01139: Immune Targeting of Canine Hemangiosarcoma Using a Canine Derived Single Chain Antibody Approach

Grant Status: Closed

Grant Amount: $123,125
Nicola J Mason, BVetMed, PhD; University of Pennsylvania
January 1, 2009 - June 30, 2011

Sponsor(s): American Bloodhound Club, American Bullmastiff Association, American Foxhound Club, Australian Shepherd Health & Genetics Institute, Basset Hound Club of America, Inc., Bernese Mountain Dog Club of America, Briard Club of America Health & Education Trust, Flat-Coated Retriever Foundation, Newfoundland Club of America Charitable Trust, Samoyed Club of America Education & Research Foundation, Siberian Husky Health Foundation

Breed(s): -All Dogs
Research Program Area: Oncology - Hemangiosarcoma
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Project Summary

Canine hemangiosarcoma is a common and highly aggressive tumor of blood vessels that is oftentimes fatal. At diagnosis most dogs have evidence of metastatic disease and despite chemotherapy, survival times rarely exceed 6 months. Novel approaches to the treatment of this disease are needed. Our work supported by CHF and its associated breed clubs aimed to generate a platform technology for generating canine-derived antibody fragments that can be utilized in vivo to specifically target tumor cells or their growth factors that are necessary for tumor cell proliferation and survival. Antibody fragments that target tumor cells can be linked to toxic agents and used to deliver these drugs directly to a cancer cell allowing for increased drug delivery and reduced toxic side effects. Antibody fragments that target growth factors aim to neutralize the effects of these factors on the tumor and so inhibit tumor growth and survival. These antibody fragments do not require linkage to toxic entities to exert their effects. Although antibody targeting approaches have revolutionized the treatment of certain cancers the in human clinics, no such targeting systems are currently available for use in the dog. Antibodies utilized in the human clinics are not used in veterinary medicine because they are not canine in origin so will be rapidly rejected by the dog's immune system. Furthemore, these antibodies may not cross-react with canine tumor molecules so will be ineffective in the canine system. The work performed during the first year lead to our ability to generate libraries of synthetic, canine antibody fragments. Each fragment is specific for a particular molecule. Such molecules may be those expressed on the surface of cancer cells, molecules associated with tumor growth factors or molecules expressed on the surface of infectious agents. Indeed, in theory, any molecule may be recognized by one or more antibody fragments contained within our canine antibody fragment libraries. Having generated these libraries we then aimed to use techniques to isolate fragments that specifically bind to canine hemangiosarcoma cells and canine Vascular Endothelial Growth Factor (VEGF). We were not successful in isolating scFv fragments against tumor associated antigens hypothesized to be expressed by hemangiosarcoma cell lines. Therefore, we opted to focus efforts on selecting antibody fragments that bind the known and bona fide endothelial cell growth factor VEGF. This growth factor plays an important role in ensuring that new blood vessels are generated in response to the presence of the tumor. New blood vessels support tumor growth and agents that inhibit VEGF are important in the treatment of many different malignancies. We have been successful in these efforts and have generated several antibody fragments that bind to canine VEGF. We are currently testing their ability to neutralize VEGF's effects on the growth of hemangiosarcoma cells in vitro. Furthermore, we are now taking steps to modify these fragments and generate canine monoclonal antibodies that are likely to have more favourable pharmacokinetic properties. It is important to note that since the antibody fragments we have generated are replicas of canine antibody fragments they should elicit minimal immune responses when used. As such, these antibody fragments should be able to be administered multiple times if necessary, without loosing their potency. In summary, work supported by this AKC CHF grant has lead to the development of the first canine-derived, antigen-specific targeting approach that may be used for the treatment of many different cancer types including HSA. Furthermore, we have isolated 3 unique canine derived antibody fragments that bind to canine VEGF. Work now continues to further develop these antibodies by evaluating their ability to neutralize canine VEGF and generate mnoclonal antibodies from their sequences.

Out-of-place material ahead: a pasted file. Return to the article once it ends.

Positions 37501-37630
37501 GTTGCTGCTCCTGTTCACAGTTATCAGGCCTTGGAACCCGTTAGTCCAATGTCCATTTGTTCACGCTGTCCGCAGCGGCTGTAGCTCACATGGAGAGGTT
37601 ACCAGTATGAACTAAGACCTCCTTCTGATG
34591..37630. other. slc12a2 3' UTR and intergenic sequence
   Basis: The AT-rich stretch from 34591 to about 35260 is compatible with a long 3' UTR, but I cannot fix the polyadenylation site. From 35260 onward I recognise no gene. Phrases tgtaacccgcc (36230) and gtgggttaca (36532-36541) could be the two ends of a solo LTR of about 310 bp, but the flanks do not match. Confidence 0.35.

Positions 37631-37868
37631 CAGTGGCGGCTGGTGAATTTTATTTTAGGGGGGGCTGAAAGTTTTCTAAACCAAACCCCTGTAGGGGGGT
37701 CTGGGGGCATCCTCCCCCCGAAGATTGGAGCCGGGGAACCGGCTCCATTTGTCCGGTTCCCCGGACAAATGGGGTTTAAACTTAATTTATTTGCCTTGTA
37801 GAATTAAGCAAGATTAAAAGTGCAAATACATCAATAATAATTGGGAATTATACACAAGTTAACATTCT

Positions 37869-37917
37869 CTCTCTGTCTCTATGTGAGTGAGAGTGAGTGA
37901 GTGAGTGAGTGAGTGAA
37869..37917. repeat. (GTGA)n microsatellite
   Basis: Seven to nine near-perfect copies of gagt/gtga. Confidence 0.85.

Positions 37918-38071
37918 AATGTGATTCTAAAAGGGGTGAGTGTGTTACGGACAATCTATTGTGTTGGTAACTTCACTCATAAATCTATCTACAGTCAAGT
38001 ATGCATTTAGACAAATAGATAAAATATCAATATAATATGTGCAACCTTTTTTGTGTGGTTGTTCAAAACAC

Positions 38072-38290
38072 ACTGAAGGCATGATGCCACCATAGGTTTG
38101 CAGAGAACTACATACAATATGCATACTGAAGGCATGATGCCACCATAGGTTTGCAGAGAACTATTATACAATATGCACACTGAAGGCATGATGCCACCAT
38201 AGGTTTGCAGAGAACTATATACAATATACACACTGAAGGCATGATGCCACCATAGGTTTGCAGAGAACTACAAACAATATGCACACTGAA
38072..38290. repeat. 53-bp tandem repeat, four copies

Braganza, A., Wallace, K., Pell, L., Parrish, C. R., Siegel, D. L., & Mason, N. J. (2011). Generation and validation of canine single chain variable fragment phage display libraries. Veterinary Immunology and Immunopathology, 139(1), 27–40. https://doi.org/10.1016/j.vetimm.2010.07.026

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